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Dan Roberts (droberts63 -at- earthlink -dot- net) asked:
>i'm curious...and the list might be as well...how does this manual stand
>relation to things like CMos, MSMos, Sun's ReadMeFirst, etc. How
>does it relate to the computer industry? Or is it more "generalist"?
Hi, Dan. The 2nd edition of _Science and Technical Writing: A Manual of
Style_ edited by Philip Rubens has a design similar to the Chicago Manual
of Style, and I believe the authors' intentions were to make it the
equivalent of CMS but with specific guidelines for scientific and technical
writing. I don't use the MS Manual of Style, so I can't comment on any
comparisons with it. I do have _Read Me First! A Style Guide for the
Computer Industry_ by Sun Technical Publications, and I think it is one of
the most readable style guides I've seen; however, I would say that
_Science and Technical Writing: A Manual of Style_ appears to contain more
I really hadn't intended to write a review of this book. No doubt, there
are others far more qualified than I to do that. Perhaps the TOC might be
useful to you and others who are curious about the book. Note: The
following shows only the primary chapter titles (not the lower-level
1. Audience Analysis and Document Planning
2. Writing for Non-native Audiences
3. Grammar, Usage, and Revising for Publication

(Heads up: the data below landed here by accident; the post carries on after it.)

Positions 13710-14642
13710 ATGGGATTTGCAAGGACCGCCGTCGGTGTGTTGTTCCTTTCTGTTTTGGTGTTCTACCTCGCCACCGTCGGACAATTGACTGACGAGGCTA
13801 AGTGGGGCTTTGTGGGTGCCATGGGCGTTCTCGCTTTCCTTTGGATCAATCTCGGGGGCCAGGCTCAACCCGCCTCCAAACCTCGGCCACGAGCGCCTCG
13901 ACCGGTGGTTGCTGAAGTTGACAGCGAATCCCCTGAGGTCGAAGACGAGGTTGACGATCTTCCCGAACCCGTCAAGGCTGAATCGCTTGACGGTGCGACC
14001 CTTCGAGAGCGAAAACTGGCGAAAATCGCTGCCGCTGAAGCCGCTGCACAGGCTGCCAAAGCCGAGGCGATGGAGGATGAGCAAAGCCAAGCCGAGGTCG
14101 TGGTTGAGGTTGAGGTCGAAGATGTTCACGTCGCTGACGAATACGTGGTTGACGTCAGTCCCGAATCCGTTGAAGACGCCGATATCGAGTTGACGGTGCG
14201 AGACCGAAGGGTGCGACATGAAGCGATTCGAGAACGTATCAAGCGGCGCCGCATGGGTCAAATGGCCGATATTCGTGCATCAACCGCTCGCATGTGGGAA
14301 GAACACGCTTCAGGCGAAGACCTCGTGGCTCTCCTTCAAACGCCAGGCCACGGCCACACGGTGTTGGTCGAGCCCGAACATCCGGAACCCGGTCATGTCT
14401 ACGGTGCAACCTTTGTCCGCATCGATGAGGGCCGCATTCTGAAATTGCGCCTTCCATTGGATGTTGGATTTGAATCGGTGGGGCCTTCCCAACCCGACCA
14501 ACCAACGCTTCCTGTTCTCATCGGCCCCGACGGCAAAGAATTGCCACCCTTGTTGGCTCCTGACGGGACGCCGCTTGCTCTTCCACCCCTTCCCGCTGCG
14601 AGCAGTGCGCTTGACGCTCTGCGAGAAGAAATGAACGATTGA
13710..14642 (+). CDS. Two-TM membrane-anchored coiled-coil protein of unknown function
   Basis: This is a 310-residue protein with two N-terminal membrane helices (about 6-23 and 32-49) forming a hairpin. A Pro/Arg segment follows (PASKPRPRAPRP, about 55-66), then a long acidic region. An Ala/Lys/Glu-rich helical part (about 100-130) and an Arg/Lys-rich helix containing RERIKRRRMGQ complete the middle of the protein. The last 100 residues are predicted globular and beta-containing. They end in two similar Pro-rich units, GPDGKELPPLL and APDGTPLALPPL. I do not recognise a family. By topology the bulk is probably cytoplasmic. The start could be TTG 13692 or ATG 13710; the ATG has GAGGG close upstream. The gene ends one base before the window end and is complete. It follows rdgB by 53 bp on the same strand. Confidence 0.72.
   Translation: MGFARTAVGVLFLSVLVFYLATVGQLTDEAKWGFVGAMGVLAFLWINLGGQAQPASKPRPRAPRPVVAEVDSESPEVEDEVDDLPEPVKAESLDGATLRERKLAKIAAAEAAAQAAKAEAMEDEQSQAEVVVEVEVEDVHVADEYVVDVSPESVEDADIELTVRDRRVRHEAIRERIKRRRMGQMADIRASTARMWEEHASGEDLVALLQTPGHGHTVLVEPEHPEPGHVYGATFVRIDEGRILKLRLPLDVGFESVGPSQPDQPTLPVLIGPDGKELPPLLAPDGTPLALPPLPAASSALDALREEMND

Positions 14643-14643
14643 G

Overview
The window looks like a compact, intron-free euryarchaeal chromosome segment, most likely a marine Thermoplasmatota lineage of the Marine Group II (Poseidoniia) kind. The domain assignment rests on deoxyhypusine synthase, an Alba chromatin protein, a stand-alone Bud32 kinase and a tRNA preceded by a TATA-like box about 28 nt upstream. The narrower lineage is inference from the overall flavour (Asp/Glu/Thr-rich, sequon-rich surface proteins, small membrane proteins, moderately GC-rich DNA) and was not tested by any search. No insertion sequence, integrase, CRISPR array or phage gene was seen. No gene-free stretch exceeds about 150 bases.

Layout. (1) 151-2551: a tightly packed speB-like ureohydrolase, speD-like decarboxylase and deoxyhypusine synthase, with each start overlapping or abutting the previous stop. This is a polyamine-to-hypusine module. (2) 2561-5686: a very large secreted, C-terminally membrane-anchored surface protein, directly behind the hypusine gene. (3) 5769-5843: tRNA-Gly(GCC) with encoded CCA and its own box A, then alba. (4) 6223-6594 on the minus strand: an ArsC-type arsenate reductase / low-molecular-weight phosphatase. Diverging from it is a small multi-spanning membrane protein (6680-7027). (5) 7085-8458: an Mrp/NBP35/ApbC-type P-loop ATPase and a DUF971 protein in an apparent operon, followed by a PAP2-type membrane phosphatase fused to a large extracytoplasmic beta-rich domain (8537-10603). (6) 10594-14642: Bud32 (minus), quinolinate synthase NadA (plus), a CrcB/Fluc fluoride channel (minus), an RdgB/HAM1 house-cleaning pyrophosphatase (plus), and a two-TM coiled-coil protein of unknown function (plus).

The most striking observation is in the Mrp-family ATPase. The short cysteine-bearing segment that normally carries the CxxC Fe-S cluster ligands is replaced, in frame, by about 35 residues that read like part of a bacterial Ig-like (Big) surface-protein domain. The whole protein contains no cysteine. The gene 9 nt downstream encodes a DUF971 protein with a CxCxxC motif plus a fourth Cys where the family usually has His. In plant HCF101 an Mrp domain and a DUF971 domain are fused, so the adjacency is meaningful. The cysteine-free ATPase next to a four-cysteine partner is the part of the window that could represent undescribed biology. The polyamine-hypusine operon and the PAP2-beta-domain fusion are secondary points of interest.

4. Punctuating Scientific and Technical Prose
5. Using Acceptable Spelling
6. Incorporating Specialized Terminology
7. Using Numbers and Symbols
8. Using Quotations, Citations, and References
9, Creating Indexes
10. Creating Nontextual Information
11. Creating Usable Data Displays
12. Designing Useful Documents
A few additional comments:
Chapter 1 contains guidelines for determining the appropriate medium -
articles, booklets, brochures, newsletters, correspondence (including
e-mail), manuals (including tutorials, training guides, user guides,
operator manuals, reference materials, user reference manuals, and job
aids), reports (scientific research reports, business research reports,
progress/status reports, proposals, and feasibility studies), help systems,
wizards, and Web sites).
Chapter 2 contains guidelines for minimum word strategy, Controlled
English, Global English.
Chapter 7 contains guidelines for abbreviations as professional shorthand,
organizational names, military terminology, health and medical terms,
scientific terms and symbols, technology terms (computer terms,
electronics, and telecommunications).
Chapter 11 is very comprehensive. It includes guidelines for tables,
charts, and diagrams.
Chapter 12 includes guidelines for designing page and screen elements and
grids, designing specific information types (newsletters, papers and
articles for publication, and technical manuals), controlling large
document sets, and graphic production
Whew! That's a whole lot more than I intended to write. And now ... back
to my current indexing project.
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